He was not charged in the other killings because proceedings would have delayed a case that took nearly six years to bring to trial.
The killings terrorized communities in South Los Angeles and took police years to solve. Residents complained detectives didn't give the slayings enough attention because the victims were black and many were prostitutes who used crack cocaine.
Franklin was arrested on July 7, 2010 after a task force took over the investigation after the most recent killing. Franklin came under suspicion in the final slaying in 2007, and DNA from his son showed similarities to genetic evidence found on some of the victims.
A detective posing as a busboy at a pizza parlor collected utensils and crusts while Franklin was attending a birthday party. Lab results connected him to some of the bodies and led to his arrest.
He denied any role in the killings to investigators, but did not utter a word during the trial.
Franklin was convicted in the following killings:
- Debra Jackson, a 29-year-old mother of two who was found dead from three gunshot wounds to the chest in an alley in South Los Angeles on Aug. 10, 1985
- Henrietta Wright, a 34-year-old mother of five who was shot twice in the chest and found in an alley with a cloth gag stuffed in her mouth in South Los Angeles on Aug. 12, 1986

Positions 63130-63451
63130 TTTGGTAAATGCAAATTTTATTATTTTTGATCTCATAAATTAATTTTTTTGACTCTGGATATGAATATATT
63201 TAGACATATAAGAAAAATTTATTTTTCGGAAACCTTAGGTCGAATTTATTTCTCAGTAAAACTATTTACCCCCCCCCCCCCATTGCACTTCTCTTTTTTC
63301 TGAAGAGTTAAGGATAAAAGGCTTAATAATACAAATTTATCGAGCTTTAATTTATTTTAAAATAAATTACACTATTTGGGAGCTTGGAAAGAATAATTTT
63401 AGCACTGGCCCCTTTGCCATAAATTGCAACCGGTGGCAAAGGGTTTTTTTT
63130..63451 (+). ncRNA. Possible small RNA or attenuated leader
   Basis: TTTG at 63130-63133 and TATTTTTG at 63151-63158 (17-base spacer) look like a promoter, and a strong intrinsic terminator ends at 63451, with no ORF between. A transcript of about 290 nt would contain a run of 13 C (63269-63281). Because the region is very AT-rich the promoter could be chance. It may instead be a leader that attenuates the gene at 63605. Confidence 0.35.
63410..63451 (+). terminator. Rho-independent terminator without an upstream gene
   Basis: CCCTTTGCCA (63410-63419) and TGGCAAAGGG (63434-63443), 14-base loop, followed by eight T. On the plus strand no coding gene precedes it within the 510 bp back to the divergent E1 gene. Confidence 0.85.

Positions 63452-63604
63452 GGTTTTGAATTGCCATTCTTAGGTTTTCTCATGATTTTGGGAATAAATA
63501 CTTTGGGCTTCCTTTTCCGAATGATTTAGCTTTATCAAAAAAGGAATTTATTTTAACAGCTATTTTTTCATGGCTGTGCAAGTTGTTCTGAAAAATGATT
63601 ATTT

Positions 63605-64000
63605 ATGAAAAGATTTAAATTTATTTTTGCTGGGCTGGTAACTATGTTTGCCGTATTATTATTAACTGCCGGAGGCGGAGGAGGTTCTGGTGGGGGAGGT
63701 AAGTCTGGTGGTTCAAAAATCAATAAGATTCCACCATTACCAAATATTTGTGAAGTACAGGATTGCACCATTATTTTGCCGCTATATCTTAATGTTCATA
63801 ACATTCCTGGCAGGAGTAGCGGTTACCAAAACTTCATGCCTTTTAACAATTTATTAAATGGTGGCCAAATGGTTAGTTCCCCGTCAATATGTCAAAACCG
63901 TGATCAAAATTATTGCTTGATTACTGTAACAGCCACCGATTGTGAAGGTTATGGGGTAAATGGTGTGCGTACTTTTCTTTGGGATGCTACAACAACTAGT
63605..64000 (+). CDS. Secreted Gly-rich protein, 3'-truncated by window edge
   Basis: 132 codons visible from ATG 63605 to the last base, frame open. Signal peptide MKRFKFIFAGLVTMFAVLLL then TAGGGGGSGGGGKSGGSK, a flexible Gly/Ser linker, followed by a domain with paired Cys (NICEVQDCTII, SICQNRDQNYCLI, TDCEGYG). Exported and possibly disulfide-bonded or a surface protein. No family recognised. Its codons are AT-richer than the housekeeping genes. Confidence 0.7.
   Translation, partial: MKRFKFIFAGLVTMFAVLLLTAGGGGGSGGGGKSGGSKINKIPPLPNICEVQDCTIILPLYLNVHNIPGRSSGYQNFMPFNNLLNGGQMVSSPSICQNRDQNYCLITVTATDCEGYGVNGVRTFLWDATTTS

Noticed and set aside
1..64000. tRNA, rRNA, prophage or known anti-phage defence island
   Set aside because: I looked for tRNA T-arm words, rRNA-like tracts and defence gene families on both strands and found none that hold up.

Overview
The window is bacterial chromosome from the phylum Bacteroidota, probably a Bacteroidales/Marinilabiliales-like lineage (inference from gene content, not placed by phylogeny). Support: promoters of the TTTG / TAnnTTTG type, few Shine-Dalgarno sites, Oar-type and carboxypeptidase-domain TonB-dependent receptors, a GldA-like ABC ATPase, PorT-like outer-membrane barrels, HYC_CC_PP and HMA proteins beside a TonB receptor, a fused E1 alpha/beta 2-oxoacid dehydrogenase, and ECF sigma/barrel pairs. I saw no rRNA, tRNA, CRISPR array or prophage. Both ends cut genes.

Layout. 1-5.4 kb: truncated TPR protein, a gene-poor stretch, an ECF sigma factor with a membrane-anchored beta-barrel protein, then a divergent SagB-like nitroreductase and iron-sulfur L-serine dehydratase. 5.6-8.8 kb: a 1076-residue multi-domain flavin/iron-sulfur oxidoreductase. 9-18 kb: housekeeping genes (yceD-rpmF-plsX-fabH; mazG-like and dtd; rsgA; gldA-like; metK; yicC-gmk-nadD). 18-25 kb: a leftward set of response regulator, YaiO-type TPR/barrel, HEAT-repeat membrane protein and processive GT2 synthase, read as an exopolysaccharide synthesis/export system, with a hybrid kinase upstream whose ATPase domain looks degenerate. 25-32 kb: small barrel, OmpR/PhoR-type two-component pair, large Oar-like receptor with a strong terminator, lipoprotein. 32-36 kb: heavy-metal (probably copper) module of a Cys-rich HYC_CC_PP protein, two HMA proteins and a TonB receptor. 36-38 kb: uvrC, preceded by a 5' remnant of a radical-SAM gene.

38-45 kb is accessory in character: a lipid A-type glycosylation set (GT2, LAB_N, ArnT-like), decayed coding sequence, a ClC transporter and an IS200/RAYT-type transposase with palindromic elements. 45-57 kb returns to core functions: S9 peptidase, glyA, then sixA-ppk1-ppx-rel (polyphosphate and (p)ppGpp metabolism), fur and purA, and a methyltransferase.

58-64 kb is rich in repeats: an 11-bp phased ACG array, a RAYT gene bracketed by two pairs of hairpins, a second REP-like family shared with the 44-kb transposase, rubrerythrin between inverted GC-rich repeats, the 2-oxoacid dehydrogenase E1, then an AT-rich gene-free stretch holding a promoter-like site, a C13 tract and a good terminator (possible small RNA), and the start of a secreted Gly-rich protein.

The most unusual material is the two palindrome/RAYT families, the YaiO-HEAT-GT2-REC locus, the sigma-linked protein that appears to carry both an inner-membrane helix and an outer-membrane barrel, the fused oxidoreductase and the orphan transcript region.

- Barbara Ware, 23, shot once in the chest and found under a pile of debris and garbage in an alley in South Los Angeles on Jan. 10, 1987
- Bernita Sparks, 26, shot once in the chest and found in a trash bin with her shirt and pants unbuttoned in Los Angeles on April 16, 1987
- Mary Lowe, 26, shot once in the chest and found in an alley with her pants unzipped behind a large shrub in South Los Angeles on Nov. 1, 1987
- Lachrica Jefferson, 22, found dead from two gunshot wounds to the chest — with a napkin over her face with the handwritten word "AIDS" on it — in an alley in South Los Angeles on Jan. 30, 1988
- Alicia Alexander, 18, killed by a gunshot wound to the chest and found naked under a blue foam mattress in an alley in South Los Angeles on Sept. 11, 1988
- Princess Berthomieux, 15, strangled and discovered naked and hidden in shrubbery in an alley in Inglewood on March 9, 2002
- Valerie McCorvey, the 35-year-old mother of one, strangled and found dead with her clothes pulled down at the entrance to a locked alley in South Los Angeles on July 11, 2003
- Janecia Peters, 25, shot in the back and found naked inside a sealed plastic trash bag in a trash bin in an alley in South Los Angeles on Jan. 1, 2007
Some of the most emotional testimony during the trial came from a victim who Franklin left for dead on the side of a road nearly 30 years ago.
Washington described getting a lift from Franklin in his orange Ford Pinto. He then shot her in the chest while she sat in the passenger seat. As she was losing consciousness, he sexually assaulted her and she remembered seeing the flash from a Polaroid camera.
"That's the person who shot me," Enietra Washington said as she pointed at Franklin in the courtroom.
A photo of a bleeding and partly nude Washington was later found hidden behind a wall in Franklin's garage. Police found photos of other victims in the home, providing key evidence leading to the arrest and conviction.